Resto mai in cielo.' to a very moderate expenditure in pretty And such beautiful ices one gets at M. twills with pretty borders, gracefully sim- Louvier's. Did you taste the Pistachio ple table-covers, with one or two addi- ice? What fine rooms, and so well lit tional small tables and easy-chairs, two up!- I adore light. And the ladies so simple vases filled with flowers — thanks beautifully dressed – one sees the fashstill more to a nameless skill in rear-ions. Stay at home — play at Euchre inrangement, and the disposal of the slight deed! Piccola, you cannot be so cruel nicknacks and well-bound volumes, which, to yourself — you are young." even in travelling, women, who have cul- " But, dear Madre, just consider - we tivated the pleasures of taste, carry about are invited because we are considered with them, — had been coaxed into that professional singers : your reputation as quiet harmony, that tone of consistent such is of course established - mine is subdued colour, which corresponded with not; but still I shall be asked to sing as the characteristics of the inmate. Most I was asked before ; and you know Dr. people might have been puzzled where to C- forbids me to do so except to a place the piano, a semi-grand, so as not very small audience ; and it is so ungrato take up too much space in the little cious always to say “No ;' and besides, room; but where it was placed it seemed did you not yourself say, when we came so at home that you might have supposed away last time from M. Louvier's, that it the room had been built for it.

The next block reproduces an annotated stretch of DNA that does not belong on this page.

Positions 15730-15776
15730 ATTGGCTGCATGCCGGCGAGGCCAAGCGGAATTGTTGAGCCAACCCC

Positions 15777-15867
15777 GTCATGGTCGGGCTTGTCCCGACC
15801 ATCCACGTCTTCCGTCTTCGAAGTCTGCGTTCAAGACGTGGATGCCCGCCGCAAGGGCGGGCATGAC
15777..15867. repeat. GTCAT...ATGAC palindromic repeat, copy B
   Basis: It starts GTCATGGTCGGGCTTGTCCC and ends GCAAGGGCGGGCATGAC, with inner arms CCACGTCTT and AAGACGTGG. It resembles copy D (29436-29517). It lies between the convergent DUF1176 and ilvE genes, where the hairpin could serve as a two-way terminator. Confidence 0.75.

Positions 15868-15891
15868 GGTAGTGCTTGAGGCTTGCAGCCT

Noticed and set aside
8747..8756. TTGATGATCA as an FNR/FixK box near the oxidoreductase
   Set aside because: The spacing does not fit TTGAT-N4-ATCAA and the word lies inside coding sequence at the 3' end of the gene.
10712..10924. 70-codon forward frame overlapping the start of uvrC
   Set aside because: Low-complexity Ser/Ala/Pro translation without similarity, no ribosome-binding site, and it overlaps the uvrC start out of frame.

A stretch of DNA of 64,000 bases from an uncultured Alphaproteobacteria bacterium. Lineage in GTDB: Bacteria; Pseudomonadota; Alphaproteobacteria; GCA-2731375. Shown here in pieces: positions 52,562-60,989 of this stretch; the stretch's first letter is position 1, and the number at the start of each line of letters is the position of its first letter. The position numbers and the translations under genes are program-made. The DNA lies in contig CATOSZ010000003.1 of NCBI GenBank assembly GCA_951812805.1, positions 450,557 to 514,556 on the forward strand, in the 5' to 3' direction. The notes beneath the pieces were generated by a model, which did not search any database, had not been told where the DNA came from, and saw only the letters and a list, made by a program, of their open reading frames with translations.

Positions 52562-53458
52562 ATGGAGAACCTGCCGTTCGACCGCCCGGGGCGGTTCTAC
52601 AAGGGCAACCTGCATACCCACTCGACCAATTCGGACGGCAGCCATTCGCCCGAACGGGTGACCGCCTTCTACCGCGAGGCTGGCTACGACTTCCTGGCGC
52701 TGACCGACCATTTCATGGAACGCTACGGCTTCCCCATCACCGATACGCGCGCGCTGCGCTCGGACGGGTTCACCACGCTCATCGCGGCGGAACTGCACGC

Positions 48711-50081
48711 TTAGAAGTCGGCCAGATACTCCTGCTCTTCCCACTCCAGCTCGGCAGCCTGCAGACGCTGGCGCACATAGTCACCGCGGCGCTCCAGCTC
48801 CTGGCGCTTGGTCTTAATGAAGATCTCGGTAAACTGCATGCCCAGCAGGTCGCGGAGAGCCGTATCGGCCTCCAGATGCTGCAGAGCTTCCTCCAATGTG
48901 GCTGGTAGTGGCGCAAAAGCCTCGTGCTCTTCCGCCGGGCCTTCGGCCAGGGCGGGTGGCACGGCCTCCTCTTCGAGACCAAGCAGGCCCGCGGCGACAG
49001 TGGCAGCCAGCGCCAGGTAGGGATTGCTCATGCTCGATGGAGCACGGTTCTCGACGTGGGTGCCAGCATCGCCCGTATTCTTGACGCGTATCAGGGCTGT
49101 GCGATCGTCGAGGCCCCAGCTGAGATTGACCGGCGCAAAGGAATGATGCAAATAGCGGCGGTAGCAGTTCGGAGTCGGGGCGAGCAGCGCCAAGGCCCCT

was very dull — that you knew nobody There are two kinds of neatness - one and that the ladies had such superb toiis too evident, and makes everything lettes that you felt mortified - and - " about it seem trite and cold and stiff, and “ Zitto ! zitto! you talk idly, Piccola another kind of neatness disappears from -- very idly. I was mortified then in. my our sight in a satisfied sense of complete-old black Lyons silk; but have I not ness - like some exquisite, simple, fin- I bought since then my beautiful Greek ished style of writing -- an Addison's or jacket — scarlet and gold lace ? and why a St. Pierre's.